Andrea Dovizioso could make an incredible cameo in the MotoGP world championship with the Petronas Yamaha before the end of the 2021 season, ahead of a full-time season return to racing in 2022 with the squad.
According to The Race’s sources in the MotoGP paddock, the Italian is believed to be in talks with the satellite Yamaha team that could lead to the end of his premier-class sabbatical.
The outfit’s 2022 plans have been thrown into turmoil recently with the news that not only was title sponsor Petronas withdrawing but also that the squad was for sale, with team principal Razlan Razali and team director Johan Stigefelt launching a management takeover for next year.
Shuttering its successful Moto2 and Moto3 squads in the process as budgets are cut, the operation will instead partner up with Italian energy supplier WithU as its new title sponsor.
Already the team’s named partner in its MotoE team (a squad that is already run directly by former grand prix racer Stigefelt rather than with his Malaysian partners), WithU is widely believed to be preparing to take over from Petronas for next year.
And with a new Italian sponsor has come pressure to have an Italian rider in the team’s line-up, opening the door for Dovizioso to join South African Darryn Binder, whose promotion directly from Moto3 to MotoGP has still to be officially announced but should be confirmed in the coming days.
With the step up of the 23-year-old directly from lightweight bikes to the premier class, it’s also believed that the team wants to bring onboard a more experienced racer to act as a mentor-esque figure for Binder, who has something of a wild reputation stemming from his aggressive riding.
WithU’s investment in the team also means that there is an opportunity to offer Dovizioso a more competitive seven-figure salary rather than the substantially smaller amounts that the team is believed to have offered other potential riders like World Superbike duo Toprak Razgatlıoğlu and Garrett Gerloff, both of whom rejected the chance to join the squad earlier this year.
Dovizioso took a sabbatical from racing at the end of the 2020 season after splitting with Ducati, announcing his intentions to return to the grid should he find a fitting opportunity – a chance that looked all but lost to him until the chaos surrounding Maverick Vinales’ departure from the factory team opened a door.
Vinales, who today was announced as having left Yamaha effective immediately, is now bound for Aprilia, a squad that had originally attempted to add Dovizioso to its race line-up – even going as far as signing him as its 2021 test rider in a deal that will under its current guise expire on September 1.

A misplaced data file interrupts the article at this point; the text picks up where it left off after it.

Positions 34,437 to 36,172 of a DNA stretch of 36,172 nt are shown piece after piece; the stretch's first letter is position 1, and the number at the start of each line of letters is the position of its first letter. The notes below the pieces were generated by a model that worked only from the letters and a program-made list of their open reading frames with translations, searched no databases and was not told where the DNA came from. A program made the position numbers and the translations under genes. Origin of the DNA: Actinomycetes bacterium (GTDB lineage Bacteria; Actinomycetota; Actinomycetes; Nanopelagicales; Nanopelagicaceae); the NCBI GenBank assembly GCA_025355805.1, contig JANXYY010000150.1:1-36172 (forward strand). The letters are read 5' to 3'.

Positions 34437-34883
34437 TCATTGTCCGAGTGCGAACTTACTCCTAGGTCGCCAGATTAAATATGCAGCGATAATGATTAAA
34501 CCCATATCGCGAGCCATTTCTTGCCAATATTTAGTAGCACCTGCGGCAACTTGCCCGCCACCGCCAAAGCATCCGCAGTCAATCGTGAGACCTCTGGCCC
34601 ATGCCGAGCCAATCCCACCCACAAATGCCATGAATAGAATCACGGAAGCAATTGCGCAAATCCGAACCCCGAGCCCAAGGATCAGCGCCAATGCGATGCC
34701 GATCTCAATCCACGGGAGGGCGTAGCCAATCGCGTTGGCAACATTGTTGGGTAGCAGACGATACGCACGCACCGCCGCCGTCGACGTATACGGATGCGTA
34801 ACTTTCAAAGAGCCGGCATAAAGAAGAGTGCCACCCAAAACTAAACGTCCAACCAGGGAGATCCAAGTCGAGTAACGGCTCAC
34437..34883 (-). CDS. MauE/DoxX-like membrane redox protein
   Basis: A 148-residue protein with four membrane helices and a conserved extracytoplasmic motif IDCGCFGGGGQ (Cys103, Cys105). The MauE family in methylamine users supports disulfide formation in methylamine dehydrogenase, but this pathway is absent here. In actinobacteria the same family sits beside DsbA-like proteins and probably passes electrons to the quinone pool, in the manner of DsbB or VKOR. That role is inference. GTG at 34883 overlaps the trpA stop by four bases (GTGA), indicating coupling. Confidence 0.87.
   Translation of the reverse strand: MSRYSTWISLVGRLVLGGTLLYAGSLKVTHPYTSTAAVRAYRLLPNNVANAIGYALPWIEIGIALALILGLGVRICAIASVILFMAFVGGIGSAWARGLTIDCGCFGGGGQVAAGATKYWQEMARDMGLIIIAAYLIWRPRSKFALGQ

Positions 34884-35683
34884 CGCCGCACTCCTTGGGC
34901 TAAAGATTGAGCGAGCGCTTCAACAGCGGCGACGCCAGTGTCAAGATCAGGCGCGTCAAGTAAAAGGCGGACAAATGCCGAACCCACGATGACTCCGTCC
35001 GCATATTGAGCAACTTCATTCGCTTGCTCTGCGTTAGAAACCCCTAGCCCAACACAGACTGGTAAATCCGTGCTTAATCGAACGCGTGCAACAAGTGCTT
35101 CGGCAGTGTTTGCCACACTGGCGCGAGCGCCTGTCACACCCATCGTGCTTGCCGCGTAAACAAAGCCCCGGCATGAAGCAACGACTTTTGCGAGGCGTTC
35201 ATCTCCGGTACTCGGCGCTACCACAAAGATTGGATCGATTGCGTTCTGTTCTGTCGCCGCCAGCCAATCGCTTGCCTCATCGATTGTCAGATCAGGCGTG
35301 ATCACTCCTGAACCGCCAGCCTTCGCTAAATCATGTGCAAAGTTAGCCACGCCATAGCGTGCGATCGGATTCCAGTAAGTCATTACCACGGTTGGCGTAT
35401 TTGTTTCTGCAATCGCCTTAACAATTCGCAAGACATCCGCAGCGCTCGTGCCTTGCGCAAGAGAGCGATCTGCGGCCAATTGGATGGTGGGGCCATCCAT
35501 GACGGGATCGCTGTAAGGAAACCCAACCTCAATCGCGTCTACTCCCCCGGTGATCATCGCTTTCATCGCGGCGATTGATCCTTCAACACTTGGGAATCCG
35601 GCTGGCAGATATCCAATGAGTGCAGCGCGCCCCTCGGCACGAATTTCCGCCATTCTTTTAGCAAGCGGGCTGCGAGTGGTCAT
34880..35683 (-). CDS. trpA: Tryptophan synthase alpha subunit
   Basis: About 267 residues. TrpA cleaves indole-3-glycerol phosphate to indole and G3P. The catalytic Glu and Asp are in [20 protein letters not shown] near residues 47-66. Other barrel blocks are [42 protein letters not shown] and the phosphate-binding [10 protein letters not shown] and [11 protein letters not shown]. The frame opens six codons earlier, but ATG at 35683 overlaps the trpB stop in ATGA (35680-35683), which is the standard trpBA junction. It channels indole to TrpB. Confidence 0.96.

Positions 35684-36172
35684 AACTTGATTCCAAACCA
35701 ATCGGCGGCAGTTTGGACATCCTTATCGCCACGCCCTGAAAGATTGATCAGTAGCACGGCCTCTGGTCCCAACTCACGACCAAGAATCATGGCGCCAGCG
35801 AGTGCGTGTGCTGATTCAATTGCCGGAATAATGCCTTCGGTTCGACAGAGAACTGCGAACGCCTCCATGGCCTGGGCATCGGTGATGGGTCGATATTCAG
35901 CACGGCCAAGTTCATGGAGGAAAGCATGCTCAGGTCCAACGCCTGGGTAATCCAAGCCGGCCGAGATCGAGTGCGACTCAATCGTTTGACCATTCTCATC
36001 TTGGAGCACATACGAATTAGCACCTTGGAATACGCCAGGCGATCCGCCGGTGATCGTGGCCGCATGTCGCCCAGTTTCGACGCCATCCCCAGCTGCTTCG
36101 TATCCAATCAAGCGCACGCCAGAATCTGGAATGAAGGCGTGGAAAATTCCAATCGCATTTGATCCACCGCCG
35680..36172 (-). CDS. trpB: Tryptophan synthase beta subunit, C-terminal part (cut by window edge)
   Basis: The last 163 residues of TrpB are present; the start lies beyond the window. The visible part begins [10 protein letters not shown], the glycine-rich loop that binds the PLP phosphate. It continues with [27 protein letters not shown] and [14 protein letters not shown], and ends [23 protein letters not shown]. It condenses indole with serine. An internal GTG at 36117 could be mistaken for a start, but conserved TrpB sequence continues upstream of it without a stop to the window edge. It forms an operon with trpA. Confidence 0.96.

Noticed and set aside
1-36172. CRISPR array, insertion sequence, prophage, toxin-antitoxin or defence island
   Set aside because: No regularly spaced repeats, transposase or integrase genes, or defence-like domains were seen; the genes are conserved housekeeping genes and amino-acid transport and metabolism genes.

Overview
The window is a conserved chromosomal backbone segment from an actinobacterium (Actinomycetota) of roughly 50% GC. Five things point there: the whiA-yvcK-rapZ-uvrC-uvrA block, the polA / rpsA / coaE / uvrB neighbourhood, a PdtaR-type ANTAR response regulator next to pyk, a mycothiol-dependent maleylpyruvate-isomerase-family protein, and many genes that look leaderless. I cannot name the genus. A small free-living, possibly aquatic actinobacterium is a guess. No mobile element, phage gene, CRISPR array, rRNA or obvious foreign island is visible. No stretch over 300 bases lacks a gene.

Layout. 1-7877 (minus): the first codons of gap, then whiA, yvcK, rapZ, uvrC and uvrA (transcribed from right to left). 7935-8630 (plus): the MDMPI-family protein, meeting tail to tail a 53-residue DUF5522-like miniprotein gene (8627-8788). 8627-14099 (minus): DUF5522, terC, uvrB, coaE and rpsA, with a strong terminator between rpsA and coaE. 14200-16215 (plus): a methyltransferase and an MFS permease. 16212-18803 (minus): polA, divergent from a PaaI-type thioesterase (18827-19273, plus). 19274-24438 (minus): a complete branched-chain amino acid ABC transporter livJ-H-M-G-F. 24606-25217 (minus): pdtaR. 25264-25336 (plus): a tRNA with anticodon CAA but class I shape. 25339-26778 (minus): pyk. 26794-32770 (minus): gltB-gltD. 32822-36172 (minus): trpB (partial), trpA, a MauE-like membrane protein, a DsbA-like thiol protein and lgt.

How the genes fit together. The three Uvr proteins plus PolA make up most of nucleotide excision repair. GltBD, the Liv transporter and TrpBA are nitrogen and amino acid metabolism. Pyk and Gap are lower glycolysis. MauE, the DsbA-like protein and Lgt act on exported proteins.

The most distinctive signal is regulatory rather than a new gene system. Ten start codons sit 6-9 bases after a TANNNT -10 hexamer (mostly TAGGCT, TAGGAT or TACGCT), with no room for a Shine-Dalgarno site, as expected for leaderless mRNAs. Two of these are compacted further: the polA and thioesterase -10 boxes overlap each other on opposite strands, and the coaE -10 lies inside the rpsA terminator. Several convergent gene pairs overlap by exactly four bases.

The Spaniard’s immediate departure could significantly advance Dovizioso’s return, though, potentially meaning that he could join the team as soon as the currently-injured Franco Morbidelli is fit enough to return to racing next month.
Morbidelli is slated to depart the Petronas Yamaha team next season for the factory Monster Energy-backed squad to replace Vinales – but the move could go ahead as soon as his home race at Misano in September, as Yamaha attempts to get a headstart on its plans for next year by making Morbidelli’s promotion effective as soon as his rehabilitation from extensive knee surgery is completed.
Should that happen, Dovizoso – who campaigned a satellite Yamaha in MotoGP back in 2012 with Tech3 (pictured below) – is believed to be ready to ride for the Petronas team right away, which would mean joining Valentino Rossi for the remaining races of the 2021 season in preparation for next year.
Dovizioso has already hinted this year at being keen to make a return to racing as early as possible under the right circumstances – but has been adamant that it would only happen should it be part of a path that leads him back to full-time race action for the following year.
Morbidelli was replaced for the previous two races by Yamaha test rider Cal Crutchlow, who will step up to the factory team for next weekend’s British Grand Prix to take Vinales’ space, as fellow Brit Jake Dixon in turn gets a promotion from Moto2 to MotoGP for his home race.